The season has taken a stab
At despondency. Note the nickel-plated sky,
Its stony countenance. And the sallow grass,
How stunted its stature has become.
And all these dark birds: Starlings swarming,
Swirling like a tornado that keeps touching
Down. Crows crowding the fields,
Feeding on nothing but crumbs
Of cornstalks. The mourning dove, balancing
Its solo act on a telephone wire, crooning
Its Irish tune of lonesomeness and longing.
Looks like despair to me.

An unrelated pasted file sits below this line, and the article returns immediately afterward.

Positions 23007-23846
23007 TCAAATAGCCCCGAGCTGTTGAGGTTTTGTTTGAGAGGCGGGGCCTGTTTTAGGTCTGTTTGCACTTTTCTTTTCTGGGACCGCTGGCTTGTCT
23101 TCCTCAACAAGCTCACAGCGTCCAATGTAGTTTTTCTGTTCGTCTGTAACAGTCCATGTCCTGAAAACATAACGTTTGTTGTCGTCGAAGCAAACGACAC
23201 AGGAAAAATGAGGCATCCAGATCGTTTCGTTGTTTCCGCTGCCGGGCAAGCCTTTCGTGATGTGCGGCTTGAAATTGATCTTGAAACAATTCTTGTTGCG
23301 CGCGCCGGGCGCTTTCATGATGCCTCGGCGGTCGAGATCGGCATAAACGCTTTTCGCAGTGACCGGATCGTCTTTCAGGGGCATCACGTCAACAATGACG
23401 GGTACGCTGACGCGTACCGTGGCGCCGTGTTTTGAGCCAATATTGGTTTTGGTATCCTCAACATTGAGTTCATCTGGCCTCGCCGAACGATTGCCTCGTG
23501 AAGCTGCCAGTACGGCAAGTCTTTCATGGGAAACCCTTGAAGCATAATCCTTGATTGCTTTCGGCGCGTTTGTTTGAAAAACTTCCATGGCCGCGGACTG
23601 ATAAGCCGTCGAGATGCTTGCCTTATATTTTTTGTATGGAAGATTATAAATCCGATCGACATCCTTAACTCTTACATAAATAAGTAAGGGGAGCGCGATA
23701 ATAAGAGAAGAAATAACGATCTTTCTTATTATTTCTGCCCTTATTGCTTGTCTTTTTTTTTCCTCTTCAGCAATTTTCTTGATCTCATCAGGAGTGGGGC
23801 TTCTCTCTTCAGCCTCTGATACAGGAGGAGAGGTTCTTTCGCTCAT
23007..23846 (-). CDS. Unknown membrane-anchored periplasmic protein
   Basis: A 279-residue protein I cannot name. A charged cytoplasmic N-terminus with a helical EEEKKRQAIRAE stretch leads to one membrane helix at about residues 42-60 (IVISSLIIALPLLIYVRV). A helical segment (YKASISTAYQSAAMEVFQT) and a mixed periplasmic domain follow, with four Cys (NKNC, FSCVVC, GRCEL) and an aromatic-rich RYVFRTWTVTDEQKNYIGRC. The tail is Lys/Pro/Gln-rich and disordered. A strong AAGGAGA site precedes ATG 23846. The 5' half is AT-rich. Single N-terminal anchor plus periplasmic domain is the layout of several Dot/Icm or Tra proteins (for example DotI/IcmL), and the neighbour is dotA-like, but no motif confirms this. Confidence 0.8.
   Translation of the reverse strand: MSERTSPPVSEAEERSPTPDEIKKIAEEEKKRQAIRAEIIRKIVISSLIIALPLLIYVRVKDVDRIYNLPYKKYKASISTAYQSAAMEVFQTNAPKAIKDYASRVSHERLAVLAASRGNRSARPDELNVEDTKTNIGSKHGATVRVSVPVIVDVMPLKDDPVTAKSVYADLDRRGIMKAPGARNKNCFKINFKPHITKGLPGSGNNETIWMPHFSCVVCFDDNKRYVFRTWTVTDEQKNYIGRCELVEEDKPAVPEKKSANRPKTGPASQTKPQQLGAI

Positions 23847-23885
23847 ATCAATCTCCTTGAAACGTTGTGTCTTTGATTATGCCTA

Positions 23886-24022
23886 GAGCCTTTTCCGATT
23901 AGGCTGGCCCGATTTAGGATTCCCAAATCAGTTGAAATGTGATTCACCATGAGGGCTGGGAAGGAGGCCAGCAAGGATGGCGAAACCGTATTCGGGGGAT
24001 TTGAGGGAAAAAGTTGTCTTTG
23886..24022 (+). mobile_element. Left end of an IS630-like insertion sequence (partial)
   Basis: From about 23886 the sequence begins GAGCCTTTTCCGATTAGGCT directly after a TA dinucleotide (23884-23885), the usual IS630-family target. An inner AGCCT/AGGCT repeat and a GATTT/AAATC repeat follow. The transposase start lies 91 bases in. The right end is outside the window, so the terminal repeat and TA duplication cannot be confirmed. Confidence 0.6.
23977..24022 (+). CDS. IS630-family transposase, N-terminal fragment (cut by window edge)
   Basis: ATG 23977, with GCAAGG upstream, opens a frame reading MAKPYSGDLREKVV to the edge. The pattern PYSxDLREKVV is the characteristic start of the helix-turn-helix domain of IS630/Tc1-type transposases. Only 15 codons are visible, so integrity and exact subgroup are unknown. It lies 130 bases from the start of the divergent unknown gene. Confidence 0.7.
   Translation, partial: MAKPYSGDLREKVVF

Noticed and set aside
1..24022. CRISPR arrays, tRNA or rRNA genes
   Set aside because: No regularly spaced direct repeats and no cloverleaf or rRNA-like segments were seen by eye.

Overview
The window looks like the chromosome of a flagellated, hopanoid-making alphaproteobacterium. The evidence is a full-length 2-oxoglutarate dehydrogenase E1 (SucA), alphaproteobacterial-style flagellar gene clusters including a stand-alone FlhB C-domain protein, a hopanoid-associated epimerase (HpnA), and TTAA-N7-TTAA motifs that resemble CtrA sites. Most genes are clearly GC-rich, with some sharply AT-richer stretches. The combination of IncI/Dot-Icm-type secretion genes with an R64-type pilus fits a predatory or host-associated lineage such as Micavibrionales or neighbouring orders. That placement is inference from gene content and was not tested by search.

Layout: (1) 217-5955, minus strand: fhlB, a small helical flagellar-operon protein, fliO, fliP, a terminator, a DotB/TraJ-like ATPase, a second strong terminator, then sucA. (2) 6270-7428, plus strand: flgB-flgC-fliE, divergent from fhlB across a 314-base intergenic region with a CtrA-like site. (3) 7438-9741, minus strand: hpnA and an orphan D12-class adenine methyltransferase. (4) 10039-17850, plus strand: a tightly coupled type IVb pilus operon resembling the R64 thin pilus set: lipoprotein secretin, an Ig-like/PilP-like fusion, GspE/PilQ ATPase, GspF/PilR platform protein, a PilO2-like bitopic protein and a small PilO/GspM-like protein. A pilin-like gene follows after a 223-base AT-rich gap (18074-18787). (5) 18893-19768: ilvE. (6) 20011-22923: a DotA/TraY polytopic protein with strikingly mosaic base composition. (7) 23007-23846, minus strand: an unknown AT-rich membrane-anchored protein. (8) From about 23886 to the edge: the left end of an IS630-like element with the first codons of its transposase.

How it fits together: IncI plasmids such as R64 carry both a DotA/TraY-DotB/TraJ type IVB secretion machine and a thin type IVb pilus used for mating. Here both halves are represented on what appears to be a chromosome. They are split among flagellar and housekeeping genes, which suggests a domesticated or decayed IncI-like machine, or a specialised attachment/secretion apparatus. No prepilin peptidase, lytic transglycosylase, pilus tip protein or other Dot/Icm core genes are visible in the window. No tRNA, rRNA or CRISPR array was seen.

Except for those red-winged blackbirds
Flaunting their epaulets atop cattails.
Do you see them rise, then ride the back
Of the wind, scattering their clicks and clucks
Like seeds along the way?
They, too, witnessed the first dropped
Leaf, perceived how green withdrew
Its lovely face from the landscape.
So how do they do it, lifting their own
Hearts as they soar toward the clouds?
Don’t they ever, like the rest of us,
Tire of transcending?
This poem first appeared in Cider Press Review (Spring 2009).
Used here with the author’s permission.